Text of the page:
Rocketman

Cast: Taron Egerton, Jamie Bell, Richard Madden, Bryce Dallas Howard

Director: Dexter Fletcher

Writer: Lee Hall


It doesn’t seem possible to talk about Rocketman without also talking about last year’s Bohemian Rhapsody. Aside from sharing surface similarities (both films are about legendary glam rock superstars from the 70s and 80s and closeted queer man) and both having been directed by Dexter Fletcher, who took over the Freddie Mercury biopic when its original director was sacked amid allegations of sexual misconduct, it was Bohemian Rhapsody that really drove home for many people what a tired genre the music biopic was. Ever since Walk Hard came out and demonstrated just how predictable and clichéd these movies so often tend to be, it’s been difficult to take many subsequent biopics seriously (with notable exceptions like Straight Outta Compton). Bohemian Rhapsody hit so many of the same typical beats of the genre (the naïve singer, the disapproving family, the ‘one shot’ moment, the cesspit of sex and drugs, the triumphant redemption, etc.) that it bordered on self-parody. Perhaps it’s an inevitable by-product of the fact that most of the great 20th century musicians deemed worthy of receiving the cinematic treatment have tended to live similar lives, but just about every genre has their share of common stories and characteristic tropes to contend with. What made the music biopic seem so banal in comparison is how their stories seldom seem interested in actually saying anything beyond ‘here’s a noteworthy person who lived an interesting life and wrote some good songs that you should listen to on the soundtrack album we’ve compiled’.

That’s where I think this movie differs the most. While it has all the same tropes that I listed earlier as Bohemian Rhapsody, Rocketman never feels like a film that’s simply going through the motions. Not only does it find new, creative ways of depicting the kinds of features and moments we’ve already seen in countless films of this kind, but it also applies them in service of telling an actual story with something substantive to say. Rocketman isn’t just a film depicting the life and times of Sir Elton John (Taron Egerton); it is on a far deeper level the story of a fundamentally broken man trying to learn to love and accept himself. It is that simple distinction that makes the traditional elements of the music biopic that it employs not clichés, but instead vital ingredients in the story of itself. We get, for example, the disapproving parents in the form of Stanley (Steven Mackintosh), a stiff, stilted and stuck-up soldier who views his son (née Reginald) as little more than a nuisance, and Sheila (Bryce Dallas Howard), who clearly loves her son but is so engrossed in her own daily working-class struggles and lack of romantic fulfilment that she appears largely uninterested in the boy’s extraordinary talent and success. Their disapproval and indifference aren’t mere obstacles Reginald Dwight has to overcome in order to become the legend he’s destined to be, they are symbols of the emotionally repressed, sexually conservative, homophobic culture he grew up in and they play significant roles in shaping him into the self-hating, self-destructive man he grows into.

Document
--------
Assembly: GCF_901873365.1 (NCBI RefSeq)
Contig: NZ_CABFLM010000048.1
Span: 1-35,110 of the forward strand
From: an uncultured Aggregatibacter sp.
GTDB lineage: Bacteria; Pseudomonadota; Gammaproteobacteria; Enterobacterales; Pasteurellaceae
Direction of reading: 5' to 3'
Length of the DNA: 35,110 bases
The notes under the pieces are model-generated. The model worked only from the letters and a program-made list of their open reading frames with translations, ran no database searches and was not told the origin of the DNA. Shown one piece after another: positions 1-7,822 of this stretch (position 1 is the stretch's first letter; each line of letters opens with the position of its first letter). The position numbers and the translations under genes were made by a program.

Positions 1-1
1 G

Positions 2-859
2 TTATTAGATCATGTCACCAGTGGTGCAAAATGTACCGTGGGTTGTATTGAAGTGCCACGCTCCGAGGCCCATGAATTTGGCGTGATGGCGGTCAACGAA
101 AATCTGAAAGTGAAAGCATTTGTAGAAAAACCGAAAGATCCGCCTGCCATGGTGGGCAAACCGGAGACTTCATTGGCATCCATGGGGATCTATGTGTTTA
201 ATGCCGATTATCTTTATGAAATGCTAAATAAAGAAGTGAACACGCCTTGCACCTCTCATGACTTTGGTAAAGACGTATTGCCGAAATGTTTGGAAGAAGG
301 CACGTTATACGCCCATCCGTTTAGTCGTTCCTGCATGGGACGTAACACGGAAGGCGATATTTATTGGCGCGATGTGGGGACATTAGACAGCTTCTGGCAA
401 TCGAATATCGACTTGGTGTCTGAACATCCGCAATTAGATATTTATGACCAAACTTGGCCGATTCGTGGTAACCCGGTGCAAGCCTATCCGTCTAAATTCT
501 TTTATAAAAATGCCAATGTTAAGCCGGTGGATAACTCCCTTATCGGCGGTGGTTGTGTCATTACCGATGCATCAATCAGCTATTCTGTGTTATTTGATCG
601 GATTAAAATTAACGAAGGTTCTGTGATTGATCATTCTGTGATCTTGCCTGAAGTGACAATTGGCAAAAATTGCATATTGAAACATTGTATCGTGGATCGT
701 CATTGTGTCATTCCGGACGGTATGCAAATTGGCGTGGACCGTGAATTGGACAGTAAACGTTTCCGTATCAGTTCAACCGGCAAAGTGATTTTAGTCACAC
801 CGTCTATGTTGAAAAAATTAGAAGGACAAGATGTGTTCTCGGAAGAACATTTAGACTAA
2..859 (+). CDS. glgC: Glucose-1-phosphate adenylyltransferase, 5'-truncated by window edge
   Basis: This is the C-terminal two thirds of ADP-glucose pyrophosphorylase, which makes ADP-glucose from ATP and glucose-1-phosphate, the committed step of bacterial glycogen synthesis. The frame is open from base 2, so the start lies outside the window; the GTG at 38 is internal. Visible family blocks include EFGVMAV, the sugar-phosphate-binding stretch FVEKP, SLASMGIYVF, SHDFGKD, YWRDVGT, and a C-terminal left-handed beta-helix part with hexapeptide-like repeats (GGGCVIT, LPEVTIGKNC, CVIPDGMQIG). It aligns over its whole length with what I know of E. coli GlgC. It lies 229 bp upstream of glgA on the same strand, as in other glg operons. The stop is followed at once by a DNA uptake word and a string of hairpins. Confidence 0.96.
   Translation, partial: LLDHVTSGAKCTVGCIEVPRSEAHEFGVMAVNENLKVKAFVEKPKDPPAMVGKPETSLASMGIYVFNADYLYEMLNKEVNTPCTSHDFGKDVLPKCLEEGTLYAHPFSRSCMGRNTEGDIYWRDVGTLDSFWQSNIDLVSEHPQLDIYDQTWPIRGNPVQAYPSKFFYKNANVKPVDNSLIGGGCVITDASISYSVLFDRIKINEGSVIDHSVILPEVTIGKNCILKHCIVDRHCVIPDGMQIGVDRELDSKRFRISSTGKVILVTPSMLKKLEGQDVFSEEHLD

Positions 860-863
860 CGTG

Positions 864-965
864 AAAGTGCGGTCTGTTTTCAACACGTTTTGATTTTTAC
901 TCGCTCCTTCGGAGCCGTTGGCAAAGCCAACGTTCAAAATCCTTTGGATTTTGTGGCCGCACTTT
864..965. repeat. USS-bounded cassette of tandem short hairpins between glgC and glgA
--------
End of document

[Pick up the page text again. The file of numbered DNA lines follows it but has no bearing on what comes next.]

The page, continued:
What also distinguishes this film from the usual trend of biopics that came before is the rock ‘n’ roll musical style through which it tells its story. There’s something of the old-fashioned Hollywood musical in the way that it shoots such song and dance sequences as ‘Saturday Night’s Alright (For Fighting)’ and ‘Honky Cat’ from a moderate distance with sinuous movements and few cuts, allowing us to appreciate the intricate staging, flashy choreography and lively performances on display. These sequences were shot with digital technology however, which allows them to pull off some clever effects and tricks with a fluidity that looks positively seamless such as one bit in which Elton literally steps through a door into his past and another where the teenage Elton scrambles through an opening in a fence and emerges as his adult self. The gimmick never gets old because the film often plays around with different stylistic flourishes and moods depending on what feels appropriate to the story. ‘Tiny Dancer’ is shot in an intimate and serene manner like something out of a Robert Altman film while ‘Pinball Wizard’ is a whirlwind of psychedelic close-ups. The dynamic energy of these scenes and the kinetic way they lead into each other is perfectly suited to the movie’s tone as Elton finds himself spiralling further and further into a drugged out haze where he loses all sense of time and geography and finds himself stumbling between disconnected scenes.